How to use the train system

We highly recommend the Japanese train system for all travelers. It’s clean, cheap, safe, fast, convenient, goes everywhere, comes often, and is strictly punctual. However, the fact that it so often amazes travelers signifies its rarity in travelers’ home countries. So here are some practical tips for Japanese train system beginners!

How to ride the train

1) Buy a ticket from the vending machines at the station. The vending machines are mostly located near the ticket gates and feature maps of the rail system.

2) Walk through the ticket gate by slipping the ticket into the machine.  Make sure to pick up your ticket again, as you will need it when you leave.

3) Find the right platform to board your train.  Make sure that you get on the train going in the right direction that stops at your destination, as not all trains at a particular platform will stop at the same stops.

Japanese trains are strictly punctual, so be sure to be at the platform at boarding time.  Do not run for your train.

4) Once you get off the train, walk to the ticket gates and slip your ticket into the machine.  This time you won’t get your ticket back.

5) Once you get off the train, make sure you exit the right gate, especially at large stations or subway stations.  If you exit the wrong gate, you may find yourself unable to reach your final destination!  The train staff at the ticket gates can help you figure out which exit to take.  Show a map or guidebook to the staff to and ask them which exit to use.  They’ll point you in the right direction.

Understanding the train system

There are are three major train lines in Kobe which are often mentioned in our “how to get there” section: the JR Line, the Hankyu Line, and the Hanshin Line. Each line has many different types of trains, so our suggestion is to ask someone whether a particular train will stop at your destination or not. Even non-local Japanese sometimes have difficulty figuring it out. Don’t hesitate to ask a Japanese person: once you speak to them, they’ll try their best to help you out.

Types of trains

JR Lines
FUTSU: Local – stops at every station.  Slowest train.
KAISOKU: Rapid service – skips a few stations.
SHIN-KAISOKU: Special Rapid service – skips several stations, runs for a long distance. Fast for long-distance transportation, but if you get on the wrong train, you’ll end up going a long way in the wrong direction!
TOKKYU: Special Express – On JR lines, an express fee is added for special express trains, and they stop only at major stations.  Buy these tickets at the ticket service center.
SHINKANSEN: Super Express – Bullet trains are operated on different lines and fees and are usually boarded from a separate ticket gate.  Make sure to board your ticketed train and car.

JR provides access from Kobe to Himeji, Osaka, Kyoto, and Nara, as well as various destinations in northern Hyogo. JR also runs the Shinkansen bullet train system to cities throughout Japan.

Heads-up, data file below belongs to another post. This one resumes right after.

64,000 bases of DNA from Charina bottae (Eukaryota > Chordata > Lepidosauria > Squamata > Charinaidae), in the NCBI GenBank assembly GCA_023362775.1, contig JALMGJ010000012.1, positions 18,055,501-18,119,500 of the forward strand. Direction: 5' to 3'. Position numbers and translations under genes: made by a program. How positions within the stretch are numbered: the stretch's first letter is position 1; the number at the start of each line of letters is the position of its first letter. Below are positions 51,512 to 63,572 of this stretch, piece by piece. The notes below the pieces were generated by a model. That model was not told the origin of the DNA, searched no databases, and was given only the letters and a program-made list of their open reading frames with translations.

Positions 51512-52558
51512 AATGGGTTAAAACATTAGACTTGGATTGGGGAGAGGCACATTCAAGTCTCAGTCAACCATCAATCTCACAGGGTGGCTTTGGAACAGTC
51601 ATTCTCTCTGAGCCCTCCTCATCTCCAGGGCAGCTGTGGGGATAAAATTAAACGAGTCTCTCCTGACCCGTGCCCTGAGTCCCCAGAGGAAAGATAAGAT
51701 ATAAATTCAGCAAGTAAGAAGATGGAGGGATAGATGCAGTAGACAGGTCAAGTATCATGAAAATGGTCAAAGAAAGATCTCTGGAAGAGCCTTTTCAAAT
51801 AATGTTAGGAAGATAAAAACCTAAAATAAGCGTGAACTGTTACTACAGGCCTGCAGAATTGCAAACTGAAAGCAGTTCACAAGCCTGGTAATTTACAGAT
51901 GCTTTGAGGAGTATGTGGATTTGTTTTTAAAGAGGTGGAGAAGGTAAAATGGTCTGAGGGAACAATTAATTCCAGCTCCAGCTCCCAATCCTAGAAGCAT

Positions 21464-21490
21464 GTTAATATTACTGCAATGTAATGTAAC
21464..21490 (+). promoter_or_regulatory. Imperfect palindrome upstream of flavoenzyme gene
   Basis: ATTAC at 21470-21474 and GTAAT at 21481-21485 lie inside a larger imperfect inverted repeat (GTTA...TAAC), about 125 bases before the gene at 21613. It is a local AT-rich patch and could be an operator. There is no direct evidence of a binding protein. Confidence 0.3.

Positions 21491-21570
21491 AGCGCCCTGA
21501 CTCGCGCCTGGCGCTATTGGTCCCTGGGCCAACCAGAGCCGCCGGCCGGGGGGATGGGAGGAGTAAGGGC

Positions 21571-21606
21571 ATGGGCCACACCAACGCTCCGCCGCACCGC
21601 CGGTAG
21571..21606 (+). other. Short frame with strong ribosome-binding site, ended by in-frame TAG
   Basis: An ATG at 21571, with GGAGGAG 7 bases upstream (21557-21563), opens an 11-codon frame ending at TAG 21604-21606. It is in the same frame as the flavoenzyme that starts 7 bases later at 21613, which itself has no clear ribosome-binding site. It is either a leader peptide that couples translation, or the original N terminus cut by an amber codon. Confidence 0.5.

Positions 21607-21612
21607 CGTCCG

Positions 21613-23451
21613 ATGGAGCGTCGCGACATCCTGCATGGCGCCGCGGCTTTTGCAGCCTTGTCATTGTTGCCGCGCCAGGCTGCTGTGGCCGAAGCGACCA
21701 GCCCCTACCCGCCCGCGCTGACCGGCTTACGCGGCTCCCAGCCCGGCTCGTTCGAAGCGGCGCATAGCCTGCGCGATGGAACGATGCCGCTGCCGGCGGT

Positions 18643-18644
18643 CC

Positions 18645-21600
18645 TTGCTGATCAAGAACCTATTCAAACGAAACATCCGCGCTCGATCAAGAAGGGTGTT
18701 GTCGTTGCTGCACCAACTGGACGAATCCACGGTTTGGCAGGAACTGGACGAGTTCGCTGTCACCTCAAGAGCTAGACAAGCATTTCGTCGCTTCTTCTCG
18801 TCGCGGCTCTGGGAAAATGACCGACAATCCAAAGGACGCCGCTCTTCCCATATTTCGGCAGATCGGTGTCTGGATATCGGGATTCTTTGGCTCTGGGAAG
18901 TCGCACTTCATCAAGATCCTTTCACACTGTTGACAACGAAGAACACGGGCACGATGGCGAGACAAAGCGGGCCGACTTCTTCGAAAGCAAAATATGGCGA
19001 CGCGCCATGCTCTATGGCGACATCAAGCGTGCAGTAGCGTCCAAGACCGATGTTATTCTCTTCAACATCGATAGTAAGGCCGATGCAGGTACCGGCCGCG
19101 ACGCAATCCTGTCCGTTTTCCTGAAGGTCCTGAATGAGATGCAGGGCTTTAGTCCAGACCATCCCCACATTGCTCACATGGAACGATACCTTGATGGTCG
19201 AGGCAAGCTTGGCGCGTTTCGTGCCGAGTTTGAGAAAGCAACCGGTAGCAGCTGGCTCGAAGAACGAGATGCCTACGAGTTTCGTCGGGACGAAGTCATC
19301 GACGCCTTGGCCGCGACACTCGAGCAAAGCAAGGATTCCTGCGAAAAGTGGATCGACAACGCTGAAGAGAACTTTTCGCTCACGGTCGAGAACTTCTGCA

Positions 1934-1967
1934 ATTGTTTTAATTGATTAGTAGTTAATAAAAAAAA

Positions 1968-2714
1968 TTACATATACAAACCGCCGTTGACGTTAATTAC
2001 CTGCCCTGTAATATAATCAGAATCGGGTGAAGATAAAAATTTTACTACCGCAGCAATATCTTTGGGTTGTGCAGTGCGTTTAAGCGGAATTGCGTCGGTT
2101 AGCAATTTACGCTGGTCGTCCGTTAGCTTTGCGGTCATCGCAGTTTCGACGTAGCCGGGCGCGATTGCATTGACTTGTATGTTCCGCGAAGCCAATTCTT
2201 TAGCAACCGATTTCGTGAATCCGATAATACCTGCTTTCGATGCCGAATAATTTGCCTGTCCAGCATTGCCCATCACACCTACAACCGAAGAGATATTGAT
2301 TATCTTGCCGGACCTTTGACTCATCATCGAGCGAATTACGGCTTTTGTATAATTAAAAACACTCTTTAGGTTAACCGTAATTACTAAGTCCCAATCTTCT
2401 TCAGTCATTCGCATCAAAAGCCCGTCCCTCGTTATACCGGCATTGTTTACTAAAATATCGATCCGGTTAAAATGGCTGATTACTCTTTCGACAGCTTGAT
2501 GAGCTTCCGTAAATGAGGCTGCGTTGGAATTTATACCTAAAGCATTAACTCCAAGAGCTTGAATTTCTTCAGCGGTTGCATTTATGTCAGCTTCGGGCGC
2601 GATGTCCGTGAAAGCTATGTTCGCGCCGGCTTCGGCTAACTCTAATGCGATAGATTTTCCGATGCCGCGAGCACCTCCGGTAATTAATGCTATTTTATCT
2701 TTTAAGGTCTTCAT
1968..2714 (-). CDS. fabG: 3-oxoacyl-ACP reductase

JR trains feature English-language announcements in major metropolitan areas.

Hankyu Lines
FUTSU: Local – stops at every station.
TOKKYU: Limited Express – skips many stations.

Hankyu provides access from Kobe to Himeji, Osaka, and Kyoto, as well as the Takarazuka area.

Hanshin Lines
FUTSU: Local – stops at every station.
TOKKYU or CHOKUTSU TOKKYU: Limited Express – skips many stations.

Hanshin provides access from Kobe to Himeji, Osaka, and Nara.

Hanshin Lines have a great variety of trains and may be too complicated for non-Japanese travelers to figure out. So our suggestion is again to ask someone whether the train will stop at your destination or not.

Ticket tips

If you’re going to travel on public transportation, the pre-charge smart card called ICOCA will be very helpful. Smart cards can be easily purchased at ticket machines on the JR lines and refilled with cash at ticket machines everywhere.  Because you don’t have to buy a ticket each time you travel, you don’t have to search for the price on confusing subway diagrams.  To use the smart card, simply touch the card to the pad on the ticket gate machine when you enter and exit.  Smart cards also make paying for buses (a common difficulty for travelers) easy!

Long-distance tickets: if you plan to ride a JR special express or a bullet train, go to the ticket service center at major stations to buy a ticket.

Note: there are several route-planning websites that will help you plan your train travel.  See Useful Links for more information.

Getting to Hyogo

Only 20 minutes from Osaka and 30 minutes from Kyoto, Hyogo is an easy side trip for any traveler to Japan.

Worldwide Access

Many people imagine the trip to Japan to be long and arduous, but in fact, there are many direct flights to Kansai International Airport from various regions.  Your destination is closer than you think!

Direct flights from: Dubai, Doha, Luxor, Cairo, Istanbul, Auckland, Cairns, Gold Coast, Sydney, Noumea, Guam, Saipan, Helsinki, Amsterdam, Paris, Frankfurt, Roma, Tashkent, San Francisco, Seattle, Honolulu, Mumbai, Delhi, Denpasar, Singapore, Kuching, Kuala Lumpur, Kota Kinabalu, Ho Chi Minh, Hanoi, Bangkok, Manila, Seoul, Macau, Hong Kong, Kaohsiung, Taipei, Guangzhou, Shanghai, Beijing, and many other major cities in China.

(Data from, current Feb 2, 2011)

There are also numerous connecting flights from these great hub airports close to Japan:  Changi Airport (Singapore), Bangkok International Suvarnabhumi Airport (Thailand), Hong Kong International Airport, Incheon International Airport (Korea), Taiwan Taoyuan International Airport, and more.

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